Unless you’ve been living in a cave, you’ve probably noticed and driven by the hordes of new homes popping up block after block on available land throughout Horry and Georgetown counties.
Construction sites have become the norm, so we thought we’d set our sights on the foundational reasons underlying this housing boom. Plus, we’ve scaled the rooftops to see what lies ahead on the horizon, via some local experts’ opinions on the future of this new construction trend.
Myrtle Beach has come a long way, fast, from the real estate crash in 2008 to recently being named the second fastest-growing metro areas in the United States by the U.S. Census Bureau.
Low interest rates, combined with a stronger, improved economy, have propelled thousands of homebuyers here steadily since 2013, says Rob Clemons, general manager of Monarch Solar Energy and former president of the Horry Georgetown Home Builders Association.
And, with increased demand, comes an increased home price. But that doesn’t dare deter the homebuilding and buying industry.
“Home inventory numbers have dropped to three to four months from a previous stockpile for up to 250 months,” says Clemons. “Demand is high, but supply is low. And that means price increases.”
A June study of the Myrtle Beach area, he says, reported that the median house price is $180,000, versus $170,000 last June. Despite that, new construction permits in Horry County this year total 345; in June 2016, the total was 275.
“And that’s good to see!” says Clemons.
Life is Beachin’ Here
The writing is on the wall of each three-bedroom house being built in Myrtle Beach: just like those of us who moved here, people want to live near the beach – and ours specifically – because the summers are practically year-round.
“Myrtle Beach is one of the best rated beach destinations in the country,” says Duke Melton, director of sales and marketing at Dock Street Communities, “plus it’s affordable and a convenient flight from New York, New Jersey, North Carolina and Virginia.”
Melton, who started in real estate in 2003, has seen the highs and the lows of this housing industry, adding that the “first boom” was too easy, but this spike is stronger and steadier. His latest development project at Dock Street Communities in The Market Common features the Charleston-style architecture, charm and lifestyle, without the price tag.
“Folks are finding that this location at The Market Common offers the best of both worlds – the beach and the metro feel,” he says, “so we offer more than 100 home layouts.”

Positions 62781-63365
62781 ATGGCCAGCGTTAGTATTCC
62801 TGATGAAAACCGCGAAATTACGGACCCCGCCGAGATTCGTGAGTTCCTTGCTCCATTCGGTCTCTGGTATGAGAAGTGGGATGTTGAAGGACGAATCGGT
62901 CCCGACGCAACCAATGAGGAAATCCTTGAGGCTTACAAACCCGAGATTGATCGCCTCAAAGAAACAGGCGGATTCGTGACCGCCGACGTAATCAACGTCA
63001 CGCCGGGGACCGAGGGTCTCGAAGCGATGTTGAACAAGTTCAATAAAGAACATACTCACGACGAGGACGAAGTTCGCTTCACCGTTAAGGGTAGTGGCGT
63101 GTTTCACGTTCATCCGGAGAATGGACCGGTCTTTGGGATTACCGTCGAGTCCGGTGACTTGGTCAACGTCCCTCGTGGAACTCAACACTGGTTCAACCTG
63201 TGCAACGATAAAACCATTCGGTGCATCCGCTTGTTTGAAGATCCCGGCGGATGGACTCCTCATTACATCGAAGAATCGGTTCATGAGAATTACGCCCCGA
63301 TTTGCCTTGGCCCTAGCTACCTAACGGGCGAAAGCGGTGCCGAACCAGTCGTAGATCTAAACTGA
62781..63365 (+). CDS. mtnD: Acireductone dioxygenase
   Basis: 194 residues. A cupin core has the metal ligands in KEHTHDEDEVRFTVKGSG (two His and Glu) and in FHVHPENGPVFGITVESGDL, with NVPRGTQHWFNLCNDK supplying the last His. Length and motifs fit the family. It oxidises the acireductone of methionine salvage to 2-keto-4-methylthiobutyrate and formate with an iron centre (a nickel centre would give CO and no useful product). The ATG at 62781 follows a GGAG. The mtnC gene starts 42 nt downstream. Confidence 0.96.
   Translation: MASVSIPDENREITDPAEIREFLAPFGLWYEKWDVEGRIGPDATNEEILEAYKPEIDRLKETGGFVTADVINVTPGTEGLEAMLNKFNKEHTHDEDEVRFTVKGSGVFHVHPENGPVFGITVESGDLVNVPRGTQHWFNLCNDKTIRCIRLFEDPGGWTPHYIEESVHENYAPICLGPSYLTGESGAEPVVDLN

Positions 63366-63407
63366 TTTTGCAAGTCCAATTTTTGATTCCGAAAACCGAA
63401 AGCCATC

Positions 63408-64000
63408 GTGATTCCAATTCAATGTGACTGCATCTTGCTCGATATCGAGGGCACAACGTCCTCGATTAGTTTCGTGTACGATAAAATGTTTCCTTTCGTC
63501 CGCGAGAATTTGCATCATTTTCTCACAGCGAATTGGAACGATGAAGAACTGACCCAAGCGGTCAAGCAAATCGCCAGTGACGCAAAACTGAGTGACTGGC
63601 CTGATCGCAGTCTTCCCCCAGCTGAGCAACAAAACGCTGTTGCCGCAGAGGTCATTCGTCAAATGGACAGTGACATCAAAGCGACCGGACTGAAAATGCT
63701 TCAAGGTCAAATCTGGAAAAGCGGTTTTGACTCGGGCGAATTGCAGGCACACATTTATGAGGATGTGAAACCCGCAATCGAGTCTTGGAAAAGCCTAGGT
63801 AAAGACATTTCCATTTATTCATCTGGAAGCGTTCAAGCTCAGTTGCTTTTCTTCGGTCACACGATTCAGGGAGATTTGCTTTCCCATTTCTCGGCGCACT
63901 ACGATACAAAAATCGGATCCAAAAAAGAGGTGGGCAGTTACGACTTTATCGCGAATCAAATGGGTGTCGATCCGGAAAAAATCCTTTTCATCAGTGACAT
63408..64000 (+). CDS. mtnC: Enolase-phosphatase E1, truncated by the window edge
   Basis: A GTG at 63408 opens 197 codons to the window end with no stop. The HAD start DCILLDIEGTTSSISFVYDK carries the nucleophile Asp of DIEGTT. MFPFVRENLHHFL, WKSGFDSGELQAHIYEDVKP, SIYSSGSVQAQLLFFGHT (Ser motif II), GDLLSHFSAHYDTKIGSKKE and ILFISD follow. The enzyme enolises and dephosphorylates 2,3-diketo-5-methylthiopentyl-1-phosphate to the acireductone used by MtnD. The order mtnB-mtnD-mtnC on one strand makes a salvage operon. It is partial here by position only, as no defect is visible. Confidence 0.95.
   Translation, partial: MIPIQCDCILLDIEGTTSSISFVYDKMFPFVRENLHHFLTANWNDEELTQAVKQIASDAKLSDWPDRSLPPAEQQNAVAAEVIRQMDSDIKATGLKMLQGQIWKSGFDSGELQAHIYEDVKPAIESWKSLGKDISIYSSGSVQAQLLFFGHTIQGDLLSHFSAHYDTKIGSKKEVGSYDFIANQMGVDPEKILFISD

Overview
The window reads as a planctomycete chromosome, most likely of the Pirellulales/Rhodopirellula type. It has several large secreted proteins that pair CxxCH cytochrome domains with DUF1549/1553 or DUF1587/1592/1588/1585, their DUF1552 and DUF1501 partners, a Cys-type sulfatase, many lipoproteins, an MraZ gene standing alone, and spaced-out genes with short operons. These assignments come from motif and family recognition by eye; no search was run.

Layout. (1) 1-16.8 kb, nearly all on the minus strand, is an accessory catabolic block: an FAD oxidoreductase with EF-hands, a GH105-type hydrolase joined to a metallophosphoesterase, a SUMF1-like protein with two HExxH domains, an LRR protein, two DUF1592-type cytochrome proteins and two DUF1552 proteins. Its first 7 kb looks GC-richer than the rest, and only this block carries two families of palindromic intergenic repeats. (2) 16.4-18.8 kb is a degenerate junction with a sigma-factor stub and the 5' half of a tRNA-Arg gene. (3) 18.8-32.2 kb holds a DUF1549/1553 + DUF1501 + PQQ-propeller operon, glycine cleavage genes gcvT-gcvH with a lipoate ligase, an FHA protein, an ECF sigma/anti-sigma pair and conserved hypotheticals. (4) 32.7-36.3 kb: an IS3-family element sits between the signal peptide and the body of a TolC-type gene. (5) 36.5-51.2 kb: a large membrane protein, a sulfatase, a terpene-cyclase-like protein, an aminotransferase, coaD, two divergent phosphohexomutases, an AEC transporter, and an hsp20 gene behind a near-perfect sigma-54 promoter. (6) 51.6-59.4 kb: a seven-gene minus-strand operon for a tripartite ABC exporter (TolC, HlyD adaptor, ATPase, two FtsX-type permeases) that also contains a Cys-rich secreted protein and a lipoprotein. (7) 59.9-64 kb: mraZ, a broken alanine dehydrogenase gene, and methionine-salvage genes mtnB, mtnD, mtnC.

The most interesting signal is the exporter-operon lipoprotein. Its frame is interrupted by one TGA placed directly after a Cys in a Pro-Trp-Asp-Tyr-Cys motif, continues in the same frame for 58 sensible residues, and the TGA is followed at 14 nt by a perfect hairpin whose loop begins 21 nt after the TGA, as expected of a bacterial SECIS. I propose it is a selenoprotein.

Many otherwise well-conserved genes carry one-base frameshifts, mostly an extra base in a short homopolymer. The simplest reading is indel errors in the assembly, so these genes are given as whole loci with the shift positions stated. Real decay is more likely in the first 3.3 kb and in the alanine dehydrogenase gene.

Where are the surplus of these homebuyers moving from? Most reports point in the general direction of the Northeast and Midwest, where they’ve been slowly losing residents over the last 30 to 40 years – especially from metro areas like Chicago and Detroit. Retiring Baby Boomers want to migrate to warmer latitudes (where locals have warmer attitudes) because, let’s face it, the payoff in quality of life needs to be worth the move across several states and after so many years of collecting stuff in said house.
The low cost of living here in the Myrtle Beach area is almost too good to be true – but it is good, and it is true. Property taxes alone for homeowners can be less than $1,000 per year, compared to an upwards of $20,000 in other states. That’s a cost savings worth writing home about.
“A lot of the folks that move to Dock Street Communities have been dreaming of Charleston lifestyle, but cannot afford it,” says Melton. “They’re finding the answer is here, where we’re giving the color shades and the architecture and the quaint metro feel of Market Common.”
What’s in the Crystal Ball for the Boom?
So is there any end in sight for the new home construction sites taking over the Myrtle Beach landscape? The housing boom seems to continue to hold ground, but Clemons brings up two concerns to consider – not only here, but within the homebuilding industry nationwide:
- Low availability of labor. The amount of construction workers available for the growing amount of construction project is becoming increasingly limited. That, and the median age of a worker nowadays is in the mid-40s, so there is a need to spark an interest in teens and recent grads in the field.
- Low availability of land. Lot after lot are being bought up, which will eventually cause new construction to dry up.
We don’t want to wrap thing up on gloom and doom. Collectively, new construction and residential real estate overall has become a lucrative business here in the Myrtle Beach area, and will continue thrive because of the one glorious constant in our backyard: the beach.
Comments are closed, but trackbacks and pingbacks are open.